Moreover, what may be stress reliever to one person may be a stressor to another. For instance, a divorce may be the relief for one party and the calamity for the other.


The effects of stress can dramatically impact our lives for better……..or wore.

That extra rush of adrenalin, released during acute stress gives us needed burst of speed when we flee from a danger or an extra surge of power when we decided to stand and fight. However when we fail to release stress while coping with life's situations, it builds up until we either explode or collapse.


Stress management tips and techniques will help to cope with the stress that is caused due to variety of reasons including job related, children/spouse/parent related, health related or finance related stress.

Dealing with stress in a positive manner and with the right attitude will help bring a sense of calmness and control back into life.

There is no single fixed method of managing stress. The main aim should be see how best stress relief can be obtained and what technique works best to reduce stress.

Following are some stress relief tips and different ways to deal with stress.

-- Have realistic expectations (personally and professionally)
-- No matter what, always maintain your sense of humor
-- Never bottle up your feelings, share it with someone you trust
-- Never try to control others
-- Manage your time well
-- Do important tasks first
-- Get quality sleep
-- Exercise regularly
-- Eat well
-- Keep the intake of sugar, caffeine, alcohol, tobacco, habit forming over the counter drugs to a minimum.
-- Keep some time exclusively for yourself
-- Have a lot of fun

Always be aware of your limits. Personally or professionally never try to cross this limit. If required learn how to say 'no'.

Your sense of humor comes naturally in good times. Make a conscious effort to keep this sense of humor intact the moment you sense that stress is taking over. A good sense of humor will help defeat and overcome stress.

Keeping your feelings bottled up within yourself is like gradually building a potent bomb. It will explode at some point in time and create stress of great magnitude. The better option is to get these feelings out to someone whom you trust and who is close to you (be sure that this person is not a gossip-monger, or else this could create further stress at a later date).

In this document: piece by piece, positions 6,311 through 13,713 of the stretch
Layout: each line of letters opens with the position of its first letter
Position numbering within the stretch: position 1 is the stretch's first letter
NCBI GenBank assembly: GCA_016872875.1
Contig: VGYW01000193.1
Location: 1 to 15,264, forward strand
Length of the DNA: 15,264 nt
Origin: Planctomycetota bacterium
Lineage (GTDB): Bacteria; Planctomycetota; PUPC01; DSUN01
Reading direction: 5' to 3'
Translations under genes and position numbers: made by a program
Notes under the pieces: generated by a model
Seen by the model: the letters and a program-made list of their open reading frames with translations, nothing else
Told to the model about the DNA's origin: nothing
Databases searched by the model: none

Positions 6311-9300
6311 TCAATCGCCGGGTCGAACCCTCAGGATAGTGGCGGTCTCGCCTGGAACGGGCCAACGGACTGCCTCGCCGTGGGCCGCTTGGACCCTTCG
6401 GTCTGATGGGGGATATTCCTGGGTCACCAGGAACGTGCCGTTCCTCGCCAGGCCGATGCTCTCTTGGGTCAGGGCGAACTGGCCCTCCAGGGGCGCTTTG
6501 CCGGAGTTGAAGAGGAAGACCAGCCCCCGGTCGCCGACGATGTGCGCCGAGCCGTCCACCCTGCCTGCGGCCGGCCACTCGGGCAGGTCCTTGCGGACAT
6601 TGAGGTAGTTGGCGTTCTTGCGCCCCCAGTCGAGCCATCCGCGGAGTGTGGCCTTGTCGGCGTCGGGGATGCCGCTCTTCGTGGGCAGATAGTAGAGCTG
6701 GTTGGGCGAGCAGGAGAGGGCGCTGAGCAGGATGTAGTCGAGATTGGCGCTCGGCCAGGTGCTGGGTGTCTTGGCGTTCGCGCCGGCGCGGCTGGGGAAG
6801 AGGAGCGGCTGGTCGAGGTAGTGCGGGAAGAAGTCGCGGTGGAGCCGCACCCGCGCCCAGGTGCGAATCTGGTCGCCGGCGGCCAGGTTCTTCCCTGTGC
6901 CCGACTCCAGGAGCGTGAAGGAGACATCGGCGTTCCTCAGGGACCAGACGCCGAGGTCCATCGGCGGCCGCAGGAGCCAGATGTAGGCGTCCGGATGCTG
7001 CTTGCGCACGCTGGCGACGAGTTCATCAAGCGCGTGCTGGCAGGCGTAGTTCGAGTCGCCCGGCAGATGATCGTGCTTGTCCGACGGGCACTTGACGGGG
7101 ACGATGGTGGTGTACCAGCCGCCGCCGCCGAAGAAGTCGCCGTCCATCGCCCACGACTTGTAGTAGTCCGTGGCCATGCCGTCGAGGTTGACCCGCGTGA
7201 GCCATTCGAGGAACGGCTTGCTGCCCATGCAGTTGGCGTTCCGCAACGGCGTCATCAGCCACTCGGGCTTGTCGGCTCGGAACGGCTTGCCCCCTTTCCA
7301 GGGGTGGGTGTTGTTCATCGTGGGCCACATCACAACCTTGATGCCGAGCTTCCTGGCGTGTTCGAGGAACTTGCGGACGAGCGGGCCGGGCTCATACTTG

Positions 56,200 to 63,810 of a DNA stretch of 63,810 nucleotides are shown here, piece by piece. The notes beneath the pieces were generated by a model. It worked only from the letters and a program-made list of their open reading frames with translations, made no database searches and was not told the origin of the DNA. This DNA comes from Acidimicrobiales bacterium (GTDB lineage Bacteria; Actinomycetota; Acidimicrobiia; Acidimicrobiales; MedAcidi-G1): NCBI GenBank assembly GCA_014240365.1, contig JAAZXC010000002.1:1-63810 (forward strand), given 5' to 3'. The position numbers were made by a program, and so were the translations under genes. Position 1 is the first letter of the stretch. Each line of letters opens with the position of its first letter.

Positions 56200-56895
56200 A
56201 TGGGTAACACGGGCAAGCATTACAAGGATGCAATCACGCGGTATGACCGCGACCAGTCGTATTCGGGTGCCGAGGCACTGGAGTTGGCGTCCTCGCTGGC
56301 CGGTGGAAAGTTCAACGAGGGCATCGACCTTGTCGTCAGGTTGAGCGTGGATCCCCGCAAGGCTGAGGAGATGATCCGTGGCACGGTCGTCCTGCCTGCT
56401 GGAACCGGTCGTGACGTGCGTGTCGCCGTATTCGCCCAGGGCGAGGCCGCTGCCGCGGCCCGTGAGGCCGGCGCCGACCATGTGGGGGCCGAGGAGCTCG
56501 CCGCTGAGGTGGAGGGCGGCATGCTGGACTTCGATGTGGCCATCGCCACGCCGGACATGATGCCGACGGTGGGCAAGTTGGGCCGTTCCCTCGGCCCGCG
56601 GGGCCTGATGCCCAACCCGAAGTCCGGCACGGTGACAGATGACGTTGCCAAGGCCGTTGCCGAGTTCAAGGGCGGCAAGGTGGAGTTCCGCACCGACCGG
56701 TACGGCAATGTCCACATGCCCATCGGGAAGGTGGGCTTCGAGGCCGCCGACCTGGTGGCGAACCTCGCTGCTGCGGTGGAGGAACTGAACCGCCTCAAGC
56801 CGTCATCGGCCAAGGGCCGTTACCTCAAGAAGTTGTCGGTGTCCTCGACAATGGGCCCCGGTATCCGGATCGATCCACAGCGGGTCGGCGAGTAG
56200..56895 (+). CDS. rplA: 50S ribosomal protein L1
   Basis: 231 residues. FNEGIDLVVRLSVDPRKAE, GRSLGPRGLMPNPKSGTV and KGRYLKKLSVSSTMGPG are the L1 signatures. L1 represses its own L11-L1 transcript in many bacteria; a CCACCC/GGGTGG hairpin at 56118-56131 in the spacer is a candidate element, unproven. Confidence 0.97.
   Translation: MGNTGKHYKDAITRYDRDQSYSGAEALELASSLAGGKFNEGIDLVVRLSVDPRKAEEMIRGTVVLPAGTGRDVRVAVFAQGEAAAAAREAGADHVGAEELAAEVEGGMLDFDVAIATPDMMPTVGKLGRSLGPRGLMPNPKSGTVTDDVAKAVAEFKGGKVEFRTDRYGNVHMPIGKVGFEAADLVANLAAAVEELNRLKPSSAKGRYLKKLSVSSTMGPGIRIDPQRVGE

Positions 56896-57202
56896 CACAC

Many persons have the tendency to try and control the behavior and actions of others. This does not succeed in most of the cases and leads to unnecessary and undesired stress. It is better to advise and let the other person decide whether to take the advise or not; do not try to control them. They will remain unaffected and you will end up being stressed.

Proper time management is of vital importance. If you know exactly how you will manage time during the day, it will seldom create a situation of stress. Designate specific periods for work, play / fun, and family. Follow the set schedule regularly.

You should always be aware of all the tasks you have on hand. Decide on what is most important to the least important. Get the most important tasks done first.

Sleep is very important in managing stress. Not just sleep, but quality  sleep. When you wake up in the morning you should feel fresh and well rested. If this is not the case, you should visit your physician to find out the cause and get it treated. Poor sleep results in a variety of problems during the day and could be an important factor in causing you stress.

Exercising is a proven stress buster. Exercising regularly will help your body and  mind remain fit and active and will help cope with stressful situations much better. Along with exercise you must also maintain a nutritious and healthy diet avoiding tobacco and keeping alcohol consumption to a minimum.

Keep some time exclusively to yourself during the day. You can use this time to think on all the things that are disturbing you and could be the cause of stress. Find out ways of working on these stressful situations and act on them.

One of the best stress busters is to have fun - lots and lots of fun. Having lots of fun has never had any known bad effects on anyone. If anything it will help you lead a healthier, longer, stress free life.

Rubeenabegum. M
Senior Faculty
Vidya Bharati Foundation's
Institute of Business Management & Research

Source: E-mail May 28, 2010